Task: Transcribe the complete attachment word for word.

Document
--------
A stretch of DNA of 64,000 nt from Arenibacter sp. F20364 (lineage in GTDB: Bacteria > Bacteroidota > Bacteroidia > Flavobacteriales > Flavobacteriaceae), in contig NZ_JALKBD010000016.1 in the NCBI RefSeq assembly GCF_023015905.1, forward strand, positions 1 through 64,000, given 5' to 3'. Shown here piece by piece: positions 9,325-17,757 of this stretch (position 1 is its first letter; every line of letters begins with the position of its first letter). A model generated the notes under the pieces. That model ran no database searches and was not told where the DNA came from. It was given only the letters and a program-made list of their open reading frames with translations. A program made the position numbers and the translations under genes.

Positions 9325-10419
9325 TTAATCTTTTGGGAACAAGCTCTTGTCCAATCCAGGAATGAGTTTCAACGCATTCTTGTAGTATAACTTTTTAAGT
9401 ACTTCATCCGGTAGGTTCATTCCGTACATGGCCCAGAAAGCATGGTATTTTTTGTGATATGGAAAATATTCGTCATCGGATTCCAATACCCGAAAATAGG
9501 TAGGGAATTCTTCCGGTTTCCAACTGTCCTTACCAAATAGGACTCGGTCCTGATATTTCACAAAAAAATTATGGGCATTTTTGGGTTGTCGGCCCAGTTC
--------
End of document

A stretch of DNA of 64,000 nt from Arenibacter sp. F20364 (lineage in GTDB: Bacteria > Bacteroidota > Bacteroidia > Flavobacteriales > Flavobacteriaceae), in contig NZ_JALKBD010000016.1 in the NCBI RefSeq assembly GCF_023015905.1, forward strand, positions 1 through 64,000, given 5' to 3'. Shown here piece by piece: positions 9,325-17,757 of this stretch (position 1 is its first letter; every line of letters begins with the position of its first letter). A model generated the notes under the pieces. That model ran no database searches and was not told where the DNA came from. It was given only the letters and a program-made list of their open reading frames with translations. A program made the position numbers and the translations under genes.

Positions 9325-10419
9325 TTAATCTTTTGGGAACAAGCTCTTGTCCAATCCAGGAATGAGTTTCAACGCATTCTTGTAGTATAACTTTTTAAGT
9401 ACTTCATCCGGTAGGTTCATTCCGTACATGGCCCAGAAAGCATGGTATTTTTTGTGATATGGAAAATATTCGTCATCGGATTCCAATACCCGAAAATAGG
9501 TAGGGAATTCTTCCGGTTTCCAACTGTCCTTACCAAATAGGACTCGGTCCTGATATTTCACAAAAAAATTATGGGCATTTTTGGGTTGTCGGCCCAGTTC